The beauty of art… there are no rules, no curriculum, no set path that you must follow in order achieve what you aspire to be. While the freedom to learn as you wish at your own pace is great, a little guidance and direction didn't hurt anyone. In this article, I’ll explain further. I’d like to share some thoughts looking back on past experiences when I started to learn photography for those beginning in photography that may find useful.
Last year we teamed up with Elia Locardi to film 2 separate tutorials on Landscape and Cityscape photography. We flew around the world twice with Elia, filming for 3 months in 7 different countries. We wrapped up the first season (episodes 1-8) a few months back and today we begin season 2 (episodes 9-18)
Cooperative of Photography has brought us this slick little video that gives us a taste of the evolution of camera technology from the past 200 years condensed down into a sub-two minute demonstration. Austrian photographer Leo Rosas executes this project with a single model and 11 portraits, each representing a significant milestone in the development of photographic capture tools starting with the pinhole camera obscura, all the way to the modern cell phone.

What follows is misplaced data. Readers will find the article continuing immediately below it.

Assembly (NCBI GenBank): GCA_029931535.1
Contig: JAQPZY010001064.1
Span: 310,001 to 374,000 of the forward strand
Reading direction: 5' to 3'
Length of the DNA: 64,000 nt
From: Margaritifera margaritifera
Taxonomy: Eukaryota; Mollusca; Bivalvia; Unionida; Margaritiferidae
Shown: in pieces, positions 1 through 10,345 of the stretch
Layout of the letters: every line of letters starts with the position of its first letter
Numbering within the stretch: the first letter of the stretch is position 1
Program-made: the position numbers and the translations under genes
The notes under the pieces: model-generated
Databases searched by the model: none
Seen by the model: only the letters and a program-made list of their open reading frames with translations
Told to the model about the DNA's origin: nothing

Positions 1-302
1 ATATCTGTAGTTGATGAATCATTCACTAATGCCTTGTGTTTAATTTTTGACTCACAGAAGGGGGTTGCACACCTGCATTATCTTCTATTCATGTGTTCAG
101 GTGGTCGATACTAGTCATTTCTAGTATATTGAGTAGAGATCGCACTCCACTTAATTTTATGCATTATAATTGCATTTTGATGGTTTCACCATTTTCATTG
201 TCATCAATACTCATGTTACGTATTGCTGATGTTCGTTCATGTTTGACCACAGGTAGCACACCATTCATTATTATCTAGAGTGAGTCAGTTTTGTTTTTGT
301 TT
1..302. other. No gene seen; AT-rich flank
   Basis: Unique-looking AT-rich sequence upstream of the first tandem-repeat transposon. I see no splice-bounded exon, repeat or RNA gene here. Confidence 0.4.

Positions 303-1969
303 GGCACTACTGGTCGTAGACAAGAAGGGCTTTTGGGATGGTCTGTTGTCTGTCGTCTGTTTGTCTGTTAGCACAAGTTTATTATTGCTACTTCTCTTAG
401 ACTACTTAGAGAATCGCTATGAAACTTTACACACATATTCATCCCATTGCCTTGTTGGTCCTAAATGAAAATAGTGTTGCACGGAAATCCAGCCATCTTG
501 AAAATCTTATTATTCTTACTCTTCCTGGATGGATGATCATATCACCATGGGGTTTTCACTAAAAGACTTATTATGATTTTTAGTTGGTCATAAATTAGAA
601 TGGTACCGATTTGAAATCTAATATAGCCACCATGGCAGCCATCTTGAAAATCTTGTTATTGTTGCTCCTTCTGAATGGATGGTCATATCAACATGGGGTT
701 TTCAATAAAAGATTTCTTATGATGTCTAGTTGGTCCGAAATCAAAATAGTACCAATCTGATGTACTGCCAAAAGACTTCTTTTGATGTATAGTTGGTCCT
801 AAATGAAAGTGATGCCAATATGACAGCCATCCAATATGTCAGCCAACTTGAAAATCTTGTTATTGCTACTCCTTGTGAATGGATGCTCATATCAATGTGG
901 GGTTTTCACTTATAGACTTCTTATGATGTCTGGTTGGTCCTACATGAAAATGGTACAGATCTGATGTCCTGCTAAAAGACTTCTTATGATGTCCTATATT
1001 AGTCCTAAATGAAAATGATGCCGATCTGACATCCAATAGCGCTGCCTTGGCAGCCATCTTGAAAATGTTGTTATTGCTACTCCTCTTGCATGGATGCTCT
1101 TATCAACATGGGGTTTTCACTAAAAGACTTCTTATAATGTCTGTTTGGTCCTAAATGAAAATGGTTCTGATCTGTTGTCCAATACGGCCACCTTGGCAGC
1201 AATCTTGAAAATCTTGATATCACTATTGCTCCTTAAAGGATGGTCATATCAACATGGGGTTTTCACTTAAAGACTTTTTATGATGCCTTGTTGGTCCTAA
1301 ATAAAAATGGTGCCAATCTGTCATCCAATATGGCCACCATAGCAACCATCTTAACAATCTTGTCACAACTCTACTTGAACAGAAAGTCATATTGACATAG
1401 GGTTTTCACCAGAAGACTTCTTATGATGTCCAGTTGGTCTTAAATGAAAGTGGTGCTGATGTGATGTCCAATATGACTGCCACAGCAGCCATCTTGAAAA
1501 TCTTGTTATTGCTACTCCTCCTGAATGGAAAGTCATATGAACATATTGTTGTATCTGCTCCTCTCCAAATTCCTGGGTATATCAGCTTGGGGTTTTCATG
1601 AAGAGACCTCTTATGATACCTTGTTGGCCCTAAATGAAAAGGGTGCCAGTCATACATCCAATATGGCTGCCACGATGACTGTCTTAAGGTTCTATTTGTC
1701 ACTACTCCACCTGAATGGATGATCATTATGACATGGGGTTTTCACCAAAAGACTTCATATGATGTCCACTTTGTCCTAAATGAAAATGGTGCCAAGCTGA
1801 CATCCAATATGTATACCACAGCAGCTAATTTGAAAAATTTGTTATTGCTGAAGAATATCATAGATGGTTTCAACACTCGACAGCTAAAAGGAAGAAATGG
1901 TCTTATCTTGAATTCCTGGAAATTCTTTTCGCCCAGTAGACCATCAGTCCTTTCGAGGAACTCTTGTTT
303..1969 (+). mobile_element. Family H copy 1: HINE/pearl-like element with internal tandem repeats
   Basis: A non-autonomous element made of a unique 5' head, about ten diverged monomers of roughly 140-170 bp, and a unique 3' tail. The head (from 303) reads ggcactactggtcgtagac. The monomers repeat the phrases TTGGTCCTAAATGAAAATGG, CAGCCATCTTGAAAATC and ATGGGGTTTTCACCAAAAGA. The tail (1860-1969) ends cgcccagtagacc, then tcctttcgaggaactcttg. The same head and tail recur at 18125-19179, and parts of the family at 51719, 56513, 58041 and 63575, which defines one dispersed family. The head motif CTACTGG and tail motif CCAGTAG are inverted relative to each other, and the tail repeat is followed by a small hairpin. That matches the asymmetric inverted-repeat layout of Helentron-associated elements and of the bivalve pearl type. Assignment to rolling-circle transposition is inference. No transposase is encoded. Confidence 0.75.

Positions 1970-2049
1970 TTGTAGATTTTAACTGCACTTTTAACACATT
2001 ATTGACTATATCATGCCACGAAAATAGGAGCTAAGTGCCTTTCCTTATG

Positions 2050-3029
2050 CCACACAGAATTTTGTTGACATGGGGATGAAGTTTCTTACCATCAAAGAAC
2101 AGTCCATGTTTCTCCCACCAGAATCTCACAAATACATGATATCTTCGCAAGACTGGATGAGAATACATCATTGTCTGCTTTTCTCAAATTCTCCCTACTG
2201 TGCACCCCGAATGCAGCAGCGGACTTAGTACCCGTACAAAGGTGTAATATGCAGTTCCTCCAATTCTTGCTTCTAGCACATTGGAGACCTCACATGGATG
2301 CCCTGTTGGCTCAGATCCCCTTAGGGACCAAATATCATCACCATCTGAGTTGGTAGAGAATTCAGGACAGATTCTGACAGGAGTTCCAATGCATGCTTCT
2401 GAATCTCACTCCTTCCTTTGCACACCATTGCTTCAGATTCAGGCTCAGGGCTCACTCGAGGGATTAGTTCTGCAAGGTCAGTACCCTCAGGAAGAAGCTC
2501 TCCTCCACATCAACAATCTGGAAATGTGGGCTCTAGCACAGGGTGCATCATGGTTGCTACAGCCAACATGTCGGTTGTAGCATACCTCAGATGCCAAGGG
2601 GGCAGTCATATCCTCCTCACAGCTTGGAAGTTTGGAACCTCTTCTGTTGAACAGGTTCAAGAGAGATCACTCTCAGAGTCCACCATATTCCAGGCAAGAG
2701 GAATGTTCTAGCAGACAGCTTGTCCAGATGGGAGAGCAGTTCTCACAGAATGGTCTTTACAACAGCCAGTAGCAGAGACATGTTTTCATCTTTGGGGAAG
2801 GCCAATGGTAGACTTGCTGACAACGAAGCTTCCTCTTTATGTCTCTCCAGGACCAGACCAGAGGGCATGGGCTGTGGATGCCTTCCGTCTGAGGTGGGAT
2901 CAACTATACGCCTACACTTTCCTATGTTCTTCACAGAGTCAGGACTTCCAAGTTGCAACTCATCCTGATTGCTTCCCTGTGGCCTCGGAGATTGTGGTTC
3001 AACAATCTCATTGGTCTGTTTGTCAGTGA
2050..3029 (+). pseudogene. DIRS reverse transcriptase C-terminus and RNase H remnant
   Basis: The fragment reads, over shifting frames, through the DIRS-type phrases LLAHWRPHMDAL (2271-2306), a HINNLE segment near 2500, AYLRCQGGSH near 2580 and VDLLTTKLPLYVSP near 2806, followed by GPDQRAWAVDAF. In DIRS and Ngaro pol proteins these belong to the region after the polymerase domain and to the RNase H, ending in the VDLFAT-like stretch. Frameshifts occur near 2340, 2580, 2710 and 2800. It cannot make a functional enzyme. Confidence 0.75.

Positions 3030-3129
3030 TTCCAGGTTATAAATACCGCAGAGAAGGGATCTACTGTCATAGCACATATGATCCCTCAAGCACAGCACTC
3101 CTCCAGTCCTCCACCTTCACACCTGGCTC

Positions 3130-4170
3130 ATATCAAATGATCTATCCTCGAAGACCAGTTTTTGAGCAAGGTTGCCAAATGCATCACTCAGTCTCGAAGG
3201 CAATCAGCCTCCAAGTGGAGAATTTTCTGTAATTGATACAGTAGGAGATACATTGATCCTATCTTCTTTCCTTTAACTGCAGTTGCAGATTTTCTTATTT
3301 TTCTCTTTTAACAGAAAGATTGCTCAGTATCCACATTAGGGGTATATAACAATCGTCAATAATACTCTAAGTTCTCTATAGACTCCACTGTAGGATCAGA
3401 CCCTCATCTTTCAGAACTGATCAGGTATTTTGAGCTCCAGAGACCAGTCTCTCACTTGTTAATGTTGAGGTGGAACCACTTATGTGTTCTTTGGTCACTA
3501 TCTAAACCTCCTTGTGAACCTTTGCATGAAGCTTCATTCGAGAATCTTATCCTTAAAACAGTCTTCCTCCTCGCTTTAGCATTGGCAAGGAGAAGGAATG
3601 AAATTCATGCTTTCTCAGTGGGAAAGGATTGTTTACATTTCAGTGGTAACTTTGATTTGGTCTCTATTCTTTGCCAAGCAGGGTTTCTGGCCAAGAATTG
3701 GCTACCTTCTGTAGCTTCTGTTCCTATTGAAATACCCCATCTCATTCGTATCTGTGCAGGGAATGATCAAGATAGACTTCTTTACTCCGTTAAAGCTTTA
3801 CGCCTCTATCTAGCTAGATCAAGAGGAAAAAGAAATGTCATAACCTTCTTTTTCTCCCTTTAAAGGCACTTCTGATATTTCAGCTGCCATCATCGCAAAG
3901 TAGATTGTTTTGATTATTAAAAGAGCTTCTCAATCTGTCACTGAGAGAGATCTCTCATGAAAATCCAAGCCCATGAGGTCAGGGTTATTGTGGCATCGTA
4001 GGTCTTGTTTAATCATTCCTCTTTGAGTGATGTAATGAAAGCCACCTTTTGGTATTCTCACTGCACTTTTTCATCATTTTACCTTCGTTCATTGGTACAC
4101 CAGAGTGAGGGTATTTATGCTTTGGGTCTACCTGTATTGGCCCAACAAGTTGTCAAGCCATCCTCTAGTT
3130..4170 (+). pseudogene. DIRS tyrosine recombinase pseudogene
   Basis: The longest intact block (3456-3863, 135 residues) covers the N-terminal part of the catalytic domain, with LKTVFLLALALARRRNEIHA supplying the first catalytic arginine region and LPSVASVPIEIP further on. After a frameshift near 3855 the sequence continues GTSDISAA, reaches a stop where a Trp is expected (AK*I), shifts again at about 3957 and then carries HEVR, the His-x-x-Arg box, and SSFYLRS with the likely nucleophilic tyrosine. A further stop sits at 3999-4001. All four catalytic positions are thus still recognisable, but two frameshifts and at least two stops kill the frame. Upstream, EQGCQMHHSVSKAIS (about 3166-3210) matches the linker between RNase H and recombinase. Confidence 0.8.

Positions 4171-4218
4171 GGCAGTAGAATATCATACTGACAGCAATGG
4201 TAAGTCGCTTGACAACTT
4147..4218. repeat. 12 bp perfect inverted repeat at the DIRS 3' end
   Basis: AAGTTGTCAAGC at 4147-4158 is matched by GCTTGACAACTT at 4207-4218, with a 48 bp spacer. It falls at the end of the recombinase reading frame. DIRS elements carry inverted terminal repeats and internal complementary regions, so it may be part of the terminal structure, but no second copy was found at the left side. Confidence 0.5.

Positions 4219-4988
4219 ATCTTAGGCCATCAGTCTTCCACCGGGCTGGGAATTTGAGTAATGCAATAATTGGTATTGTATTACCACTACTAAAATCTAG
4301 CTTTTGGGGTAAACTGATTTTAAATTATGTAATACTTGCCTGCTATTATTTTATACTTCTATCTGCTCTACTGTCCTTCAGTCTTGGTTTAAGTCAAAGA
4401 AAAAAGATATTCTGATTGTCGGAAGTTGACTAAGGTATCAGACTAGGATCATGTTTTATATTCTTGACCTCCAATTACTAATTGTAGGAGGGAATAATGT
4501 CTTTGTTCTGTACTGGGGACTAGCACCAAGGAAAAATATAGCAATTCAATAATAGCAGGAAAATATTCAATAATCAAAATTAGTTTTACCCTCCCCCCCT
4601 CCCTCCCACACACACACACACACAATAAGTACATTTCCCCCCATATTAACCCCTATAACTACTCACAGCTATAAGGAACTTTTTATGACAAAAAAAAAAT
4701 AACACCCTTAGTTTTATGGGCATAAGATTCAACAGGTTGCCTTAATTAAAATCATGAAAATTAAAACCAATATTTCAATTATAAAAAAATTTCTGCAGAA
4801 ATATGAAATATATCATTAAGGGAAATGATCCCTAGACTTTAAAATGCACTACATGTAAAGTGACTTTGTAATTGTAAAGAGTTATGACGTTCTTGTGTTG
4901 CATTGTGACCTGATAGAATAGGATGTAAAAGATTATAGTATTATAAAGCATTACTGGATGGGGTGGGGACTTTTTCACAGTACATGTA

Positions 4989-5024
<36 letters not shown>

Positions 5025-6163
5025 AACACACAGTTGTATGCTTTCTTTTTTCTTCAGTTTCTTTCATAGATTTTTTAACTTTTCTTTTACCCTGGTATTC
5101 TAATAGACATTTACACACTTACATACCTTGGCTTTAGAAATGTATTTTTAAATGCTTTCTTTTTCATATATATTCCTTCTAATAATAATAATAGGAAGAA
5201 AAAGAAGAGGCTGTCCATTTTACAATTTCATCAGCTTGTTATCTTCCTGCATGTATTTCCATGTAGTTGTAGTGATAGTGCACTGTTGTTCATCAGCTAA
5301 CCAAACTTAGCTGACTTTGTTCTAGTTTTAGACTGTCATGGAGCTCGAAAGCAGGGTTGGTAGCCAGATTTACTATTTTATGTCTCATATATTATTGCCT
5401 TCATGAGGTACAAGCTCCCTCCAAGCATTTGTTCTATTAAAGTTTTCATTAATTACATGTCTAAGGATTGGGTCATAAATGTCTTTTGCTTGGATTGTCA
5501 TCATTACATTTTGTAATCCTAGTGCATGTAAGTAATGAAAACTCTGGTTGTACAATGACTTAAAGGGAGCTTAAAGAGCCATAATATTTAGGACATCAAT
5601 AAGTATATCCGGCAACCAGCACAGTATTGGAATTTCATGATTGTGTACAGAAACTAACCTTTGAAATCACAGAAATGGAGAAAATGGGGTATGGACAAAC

MacPhun released Aurora HDR just a few weeks ago and touts it as the most advanced high dynamic range (HDR) software in the world. Certainly, veteran users of Photoshop and Lightroom might be skeptical. But if your sole purpose is to create HDR photos on the Mac, Aurora HDR might be the best option out there, seeing as it was created with the close consultation of HDR photographer Trey Ratcliff. In this video, Ratcliff dives deep in a first-hand look into how to get the most from Aurora HDR.